Thursday, October 29, 2020

What to Expect When You Vote

 From the Office of Diversity and Inclusion:

What to expect when you're *electing*

Whether it's your first time voting or you've submitted many ballots, there's no denying this election may look a little different from what you might anticipate. Let's get into what you can expect at the polls.

 First, make a plan! 
Will you be voting early or on Election Day? Mail-in ballot or in-person? Will you need to bring anything with you (ID, sample ballot or list of candidates you wish to vote for, a friend for moral support...)?

 Be prepared for an election-focused atmosphere  
If you vote in person:
  • There will likely be signs for all candidates around your polling place.
  • Other voters may be wearing buttons, t-shirts or stickers with political messages.
  • There will likely be electioneering—people handing out fliers, holding signs, and encouraging voters to support or oppose a candidate or ballot question—close to (but not in) your polling place.
Some of this is allowed, whether you agree with the signs/messages or feel comfortable with the electioneering. It might be stressful, but your vote matters! You can report any behavior that is harassing, intimidating or interfering with your right to vote to the Election Protection Hotline (1-866-OUR-VOTE) and to your local election officials.

 Know your rights and make sure your vote counts! 
There may be long lines on Election Day, so show up prepared (snacks, water, clothes for the day's weather...)
  • If the polls close while you’re still in line, stay in line—you have the right to vote.
  • If you make a mistake on your ballot, ask for a new one.
  • If the machines are down at your polling place, ask for a paper ballot.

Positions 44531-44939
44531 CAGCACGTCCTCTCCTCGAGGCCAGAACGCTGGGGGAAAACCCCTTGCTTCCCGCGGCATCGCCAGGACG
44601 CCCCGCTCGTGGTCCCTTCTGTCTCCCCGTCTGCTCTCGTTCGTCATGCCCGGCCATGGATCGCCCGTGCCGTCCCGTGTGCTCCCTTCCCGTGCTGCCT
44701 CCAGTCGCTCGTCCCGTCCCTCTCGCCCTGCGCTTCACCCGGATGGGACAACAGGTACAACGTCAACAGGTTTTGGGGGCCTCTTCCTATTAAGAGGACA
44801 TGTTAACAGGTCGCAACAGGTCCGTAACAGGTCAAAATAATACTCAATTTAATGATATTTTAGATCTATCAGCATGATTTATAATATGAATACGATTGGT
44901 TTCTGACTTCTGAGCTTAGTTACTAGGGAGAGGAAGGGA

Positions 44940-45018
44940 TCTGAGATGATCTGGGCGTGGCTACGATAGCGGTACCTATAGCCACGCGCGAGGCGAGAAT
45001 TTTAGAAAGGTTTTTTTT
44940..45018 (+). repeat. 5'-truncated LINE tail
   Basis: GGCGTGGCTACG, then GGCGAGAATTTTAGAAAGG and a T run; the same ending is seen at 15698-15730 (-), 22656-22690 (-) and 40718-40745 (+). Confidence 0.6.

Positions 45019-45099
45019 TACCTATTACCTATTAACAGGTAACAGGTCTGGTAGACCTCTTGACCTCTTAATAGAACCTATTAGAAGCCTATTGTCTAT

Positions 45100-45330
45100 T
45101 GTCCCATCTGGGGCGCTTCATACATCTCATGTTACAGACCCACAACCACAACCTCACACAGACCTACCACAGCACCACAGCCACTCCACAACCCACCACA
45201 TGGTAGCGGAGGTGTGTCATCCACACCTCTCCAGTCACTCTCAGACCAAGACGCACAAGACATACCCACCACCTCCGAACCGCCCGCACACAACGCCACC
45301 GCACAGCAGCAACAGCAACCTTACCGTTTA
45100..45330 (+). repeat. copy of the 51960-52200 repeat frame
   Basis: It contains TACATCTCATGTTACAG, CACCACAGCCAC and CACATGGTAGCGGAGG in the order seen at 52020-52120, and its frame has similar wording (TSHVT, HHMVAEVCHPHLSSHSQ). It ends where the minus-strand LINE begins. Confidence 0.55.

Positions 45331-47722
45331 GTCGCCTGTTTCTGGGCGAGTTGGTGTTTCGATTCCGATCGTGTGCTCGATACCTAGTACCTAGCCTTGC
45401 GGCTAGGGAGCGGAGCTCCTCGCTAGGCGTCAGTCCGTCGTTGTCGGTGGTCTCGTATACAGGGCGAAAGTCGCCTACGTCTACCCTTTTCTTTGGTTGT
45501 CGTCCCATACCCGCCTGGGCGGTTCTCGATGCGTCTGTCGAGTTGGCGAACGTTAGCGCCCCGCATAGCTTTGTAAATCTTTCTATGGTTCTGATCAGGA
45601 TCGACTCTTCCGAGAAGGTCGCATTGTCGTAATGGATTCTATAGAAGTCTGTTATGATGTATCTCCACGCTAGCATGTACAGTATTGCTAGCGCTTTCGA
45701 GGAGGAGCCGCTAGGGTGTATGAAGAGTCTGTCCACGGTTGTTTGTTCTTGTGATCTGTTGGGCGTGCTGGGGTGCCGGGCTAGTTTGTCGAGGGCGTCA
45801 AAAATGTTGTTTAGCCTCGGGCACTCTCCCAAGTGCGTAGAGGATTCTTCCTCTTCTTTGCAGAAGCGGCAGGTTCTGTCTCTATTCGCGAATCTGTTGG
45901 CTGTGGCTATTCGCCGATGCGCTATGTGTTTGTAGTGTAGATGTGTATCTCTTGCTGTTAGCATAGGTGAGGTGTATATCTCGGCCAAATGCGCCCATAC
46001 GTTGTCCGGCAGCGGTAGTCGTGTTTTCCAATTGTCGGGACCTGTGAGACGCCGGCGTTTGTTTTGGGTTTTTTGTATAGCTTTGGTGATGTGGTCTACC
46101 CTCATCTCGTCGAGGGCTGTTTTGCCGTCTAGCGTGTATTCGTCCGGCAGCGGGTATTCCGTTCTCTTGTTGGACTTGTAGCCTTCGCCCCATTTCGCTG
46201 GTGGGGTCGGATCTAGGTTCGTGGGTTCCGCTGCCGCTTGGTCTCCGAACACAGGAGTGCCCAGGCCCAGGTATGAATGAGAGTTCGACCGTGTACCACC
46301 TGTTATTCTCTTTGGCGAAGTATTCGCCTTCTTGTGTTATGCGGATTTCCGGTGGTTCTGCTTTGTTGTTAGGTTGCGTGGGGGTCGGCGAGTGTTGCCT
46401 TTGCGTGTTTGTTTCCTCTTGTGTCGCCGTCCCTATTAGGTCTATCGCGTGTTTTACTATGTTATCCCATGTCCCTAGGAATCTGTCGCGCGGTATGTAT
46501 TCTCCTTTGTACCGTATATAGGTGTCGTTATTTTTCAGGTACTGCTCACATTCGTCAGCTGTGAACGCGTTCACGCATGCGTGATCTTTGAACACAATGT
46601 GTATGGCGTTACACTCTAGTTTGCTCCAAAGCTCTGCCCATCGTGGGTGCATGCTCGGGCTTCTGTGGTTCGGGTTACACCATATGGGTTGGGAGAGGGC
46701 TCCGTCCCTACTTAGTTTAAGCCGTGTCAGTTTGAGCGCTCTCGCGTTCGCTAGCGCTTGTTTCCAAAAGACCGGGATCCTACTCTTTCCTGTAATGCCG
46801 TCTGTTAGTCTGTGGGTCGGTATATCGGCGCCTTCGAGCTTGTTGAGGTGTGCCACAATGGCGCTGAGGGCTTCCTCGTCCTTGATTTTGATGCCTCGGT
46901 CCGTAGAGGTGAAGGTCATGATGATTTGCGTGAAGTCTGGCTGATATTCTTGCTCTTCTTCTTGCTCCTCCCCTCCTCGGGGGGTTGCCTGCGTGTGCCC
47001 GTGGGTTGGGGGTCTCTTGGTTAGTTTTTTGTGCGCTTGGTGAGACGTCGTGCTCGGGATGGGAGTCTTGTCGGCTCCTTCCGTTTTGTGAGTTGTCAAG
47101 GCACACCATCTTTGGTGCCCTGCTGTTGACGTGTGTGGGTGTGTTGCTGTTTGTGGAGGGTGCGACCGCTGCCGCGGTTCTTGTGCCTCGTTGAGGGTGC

• If the poll workers can't find your name on their list of registered voters, you can ask for a provisional ballot.
  • If you have a disability, reasonable accommodations must be made so you can vote.
  • If you have questions about your right to vote or need to report anything, contact the Election Protection Hotline (1-866-OUR-VOTE) and your local election officials.
  • For more, visit the ACLU's Know Your Voting Rights page.

 The results might take a while... 
Election results might not be determined on November 3, for a variety of reasons. There may also be confusing and/or conflicting information circulating for some time afterward. Prepare to be patient and make some plans to find any support you need during what might feel like a turbulent time.

 ...but we are here for you! 
Regardless of the results of the election or your feelings about them, we—and tons of other campus resources (scroll down to "Campus Resources")—are here for you.

Yellow button with the text 'Report voter intimidation'
Red button with the text 'report a hate-bias incident'
Red button with the text 'U-M-D election resource hub'
Yellow button with the text 'Terps vote'